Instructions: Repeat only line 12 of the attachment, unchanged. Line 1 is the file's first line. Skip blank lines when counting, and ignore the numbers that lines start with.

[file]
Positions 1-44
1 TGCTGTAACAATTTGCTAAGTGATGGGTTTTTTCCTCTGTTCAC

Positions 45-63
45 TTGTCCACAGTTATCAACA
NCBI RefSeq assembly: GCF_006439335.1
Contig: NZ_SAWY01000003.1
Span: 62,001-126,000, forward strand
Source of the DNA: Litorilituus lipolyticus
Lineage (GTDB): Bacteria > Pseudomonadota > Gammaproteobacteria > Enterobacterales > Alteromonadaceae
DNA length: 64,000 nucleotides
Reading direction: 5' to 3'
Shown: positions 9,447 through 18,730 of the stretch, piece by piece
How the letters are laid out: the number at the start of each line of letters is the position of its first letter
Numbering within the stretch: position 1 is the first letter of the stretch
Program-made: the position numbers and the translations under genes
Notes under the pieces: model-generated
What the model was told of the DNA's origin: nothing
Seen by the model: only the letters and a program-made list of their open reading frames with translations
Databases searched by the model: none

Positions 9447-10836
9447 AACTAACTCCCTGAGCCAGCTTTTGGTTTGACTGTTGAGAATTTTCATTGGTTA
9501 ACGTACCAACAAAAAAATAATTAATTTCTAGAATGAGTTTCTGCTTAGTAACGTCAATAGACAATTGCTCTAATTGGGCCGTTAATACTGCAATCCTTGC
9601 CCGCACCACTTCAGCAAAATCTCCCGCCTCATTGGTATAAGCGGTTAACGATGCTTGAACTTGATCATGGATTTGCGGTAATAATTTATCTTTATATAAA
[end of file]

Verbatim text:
Shown: positions 9,447 through 18,730 of the stretch, piece by piece